Every year lakhs of visitors flock to the city of joy, also believed to be the cultural capital of Bharat, Kolkata, to experience the grandeur of Durga Puja celebrations like no where else. We have picked the 10 most popular and brilliantly put together Durga Puja pandals of Kolkata this year.
The very area where clay modelers handcraft the mammoth Durga murtis has started hosting a puja of their own from 1995, and that makes Kumurtuli a relatively younger puja. But one can always expect the unexpected from Kumurtuli pooja as the organizers are champions of thinking out of the box and always come out with some unique theme. This year, their theme revolved around outer space.
Ballygunge Cultural Association
Ballygunge Cultural Association doesn’t own its name to its marvelous Durga Puja alone. Started in 1951, the association is known for organizing traditional cultural programs and experimenting with vivid art forms year on year. Jugalbandi being the theme for 2019, they have come up with a fine balance of old and new arts forms. This is going to be one environmentally-friendly pandal made with cane, bamboo and steel.
The Bagbazar Durga Puja is not only one of the city’s oldest Durga Pujas but also celebrated its centenary last year. The pandal is kept relatively simple and emphasizes on culture and tradition of Bengal. Its strikingly beautiful murti of Goddess Durga pulls lakhs of visitors to her home year after year. Carnival rides for kids and stalls for the foodies are in plenty. The Sindoor Khela on Dashami is one of the main attractions and married women from all corners of the city come in scores to be a part of this merriment.
Santosh Mitra Square
Founded as Sealdah Sarbojanin Durgotsav in 1936, renamed as Santosh Mitra Square in 1996, it hosts one of the most spectacular Pandals in the City of joy. It rose to fame, particularly in 1997, conceptualizing the innovative theme Pooja which is being carried on since then and has gained immense popularity in recent years. The flawless artwork exhibited will leave one flabbergasted. In 2019, they opted to mingle two worlds. The pandal resembled the ISKON temple of Srila Prabhupada from the outside, and the inside featured the grandeur of Jaipur’s Sheesh Mahal. The breath-taking murti was covered in 50 kgs gold.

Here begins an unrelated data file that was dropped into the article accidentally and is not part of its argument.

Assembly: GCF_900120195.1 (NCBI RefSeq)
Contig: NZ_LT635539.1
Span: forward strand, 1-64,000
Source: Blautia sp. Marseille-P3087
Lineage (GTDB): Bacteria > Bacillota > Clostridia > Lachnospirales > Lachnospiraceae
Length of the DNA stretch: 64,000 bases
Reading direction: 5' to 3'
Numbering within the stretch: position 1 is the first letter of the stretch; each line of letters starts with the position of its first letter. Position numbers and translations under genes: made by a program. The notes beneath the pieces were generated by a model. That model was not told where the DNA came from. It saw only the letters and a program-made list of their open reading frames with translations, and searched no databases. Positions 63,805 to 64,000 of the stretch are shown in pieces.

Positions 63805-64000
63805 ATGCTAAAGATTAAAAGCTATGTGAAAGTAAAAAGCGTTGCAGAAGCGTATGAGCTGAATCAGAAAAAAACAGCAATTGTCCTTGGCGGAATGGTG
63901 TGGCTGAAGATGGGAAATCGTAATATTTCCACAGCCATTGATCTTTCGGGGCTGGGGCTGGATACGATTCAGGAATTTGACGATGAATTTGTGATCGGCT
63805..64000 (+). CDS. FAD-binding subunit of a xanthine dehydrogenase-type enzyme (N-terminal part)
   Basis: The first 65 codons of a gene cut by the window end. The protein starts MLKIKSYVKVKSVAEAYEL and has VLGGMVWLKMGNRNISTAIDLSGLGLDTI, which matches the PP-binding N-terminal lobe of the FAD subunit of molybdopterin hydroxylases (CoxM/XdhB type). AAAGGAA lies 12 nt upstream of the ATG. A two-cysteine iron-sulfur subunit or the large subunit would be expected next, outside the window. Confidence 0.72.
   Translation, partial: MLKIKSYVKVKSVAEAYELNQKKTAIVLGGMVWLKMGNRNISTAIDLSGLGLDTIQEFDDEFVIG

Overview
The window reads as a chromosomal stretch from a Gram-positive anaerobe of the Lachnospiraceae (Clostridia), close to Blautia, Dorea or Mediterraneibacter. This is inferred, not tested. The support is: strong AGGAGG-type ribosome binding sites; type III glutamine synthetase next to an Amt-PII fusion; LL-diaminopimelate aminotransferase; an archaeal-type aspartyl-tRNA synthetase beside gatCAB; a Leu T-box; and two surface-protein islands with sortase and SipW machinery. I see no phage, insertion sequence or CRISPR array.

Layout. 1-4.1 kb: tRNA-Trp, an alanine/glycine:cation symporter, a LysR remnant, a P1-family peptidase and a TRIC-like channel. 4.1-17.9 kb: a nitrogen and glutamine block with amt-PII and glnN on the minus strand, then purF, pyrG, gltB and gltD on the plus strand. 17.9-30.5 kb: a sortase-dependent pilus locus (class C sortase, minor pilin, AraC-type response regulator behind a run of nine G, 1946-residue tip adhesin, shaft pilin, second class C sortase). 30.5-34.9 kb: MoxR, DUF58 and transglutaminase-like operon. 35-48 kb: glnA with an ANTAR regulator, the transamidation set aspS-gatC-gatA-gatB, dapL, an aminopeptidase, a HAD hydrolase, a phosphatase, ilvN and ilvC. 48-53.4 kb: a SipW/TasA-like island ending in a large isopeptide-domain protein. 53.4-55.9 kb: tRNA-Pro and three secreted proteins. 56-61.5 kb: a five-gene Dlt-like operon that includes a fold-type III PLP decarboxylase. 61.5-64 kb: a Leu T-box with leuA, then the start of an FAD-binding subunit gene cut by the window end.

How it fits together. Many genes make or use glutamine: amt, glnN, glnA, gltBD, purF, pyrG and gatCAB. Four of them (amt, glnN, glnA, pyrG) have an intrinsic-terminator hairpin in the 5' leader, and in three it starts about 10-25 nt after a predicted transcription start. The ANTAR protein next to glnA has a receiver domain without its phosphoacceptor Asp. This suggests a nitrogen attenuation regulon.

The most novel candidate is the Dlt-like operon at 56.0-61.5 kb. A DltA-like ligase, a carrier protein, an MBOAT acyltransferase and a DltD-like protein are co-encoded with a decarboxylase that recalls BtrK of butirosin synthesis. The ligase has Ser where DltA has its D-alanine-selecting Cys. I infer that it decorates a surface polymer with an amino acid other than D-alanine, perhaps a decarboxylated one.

The spacious pandal of Jodhpur Park is a major attraction of South Kolkata. Its themes have been vast and varied, with some years more traditional than others. Many pandals have adopted architectural inspiration from Shiva temples this years, and Jodhpur Park was no different. They used ash to build it, signifying the cycle of birth, death and rebirth.
Mohammad Ali Park
The first puja held at Mohammad Ali Park was in 1969 and the mandap built year on year at the spacious park has since been a crowd puller. The murti of this renowned park always bears an ethereal look. The organizers strive to achieve perfection with elaborate pandal displays of replicated monuments and temples. This year they picked the famous Murugan temple of Kerala as their inspiration for the pandal design.
Suruchi Sangha welcomes its visitors with arty display lined on interesting themes. Suruchi Sangha has been organizing the Durga Puja for over 50 years now, but first found its name in 2003 after being awarded for its well-adorned mandap and exquisite craftsmanship. In 2019, they drew the inspiration from old aristocratic bonedi Bengali homes featuring ornate hand-pulled fan.
The club has been hosting Durga Pujas since 1943 and is celebrated for its outstanding imitations of ancient temples from across Bharat. The splendid decor and striking lighting are superb. The pandal is known to have one of the tallest murtis of the Goddess in the city. This year, they built a look-alike of the famed Jatoli Shiva temple situated in the locales of Himachal Pradesh, housing a 16-feet-tall murti lit up by an enormous chandelier at the ceiling.
Badamtala Ashar Sangha
Badamtala Ashar Sangha boasts a 75-year-old history of organizing the Durga Puja and has rightfully claimed a special place in the city dwellers’ hearts. It is a fine specimen of how this puja grew from just a regular one to an award-winning creative excellence. As the theme fervor grew on the city, Badamtala too took on the challenge and has been producing some captivating artistic gems. This year’s theme was predicated Bhagwan Shiva’s third eye.
Since its establishment in 1948, the square illuminates its picturesque setting by the lake and gears up for the festivities. Its sparkling lights, with their glorious reflection in the lake water, attracts crowds not only from Kolkata or rural Bengal, but also from states adjoining West Bengal. This year, they created a magnificent replica of Jodhpur’s Umaid Bhawan Palace and outdid themselves yet again. If you ever get to be here, don’t miss the Kumari Puja.
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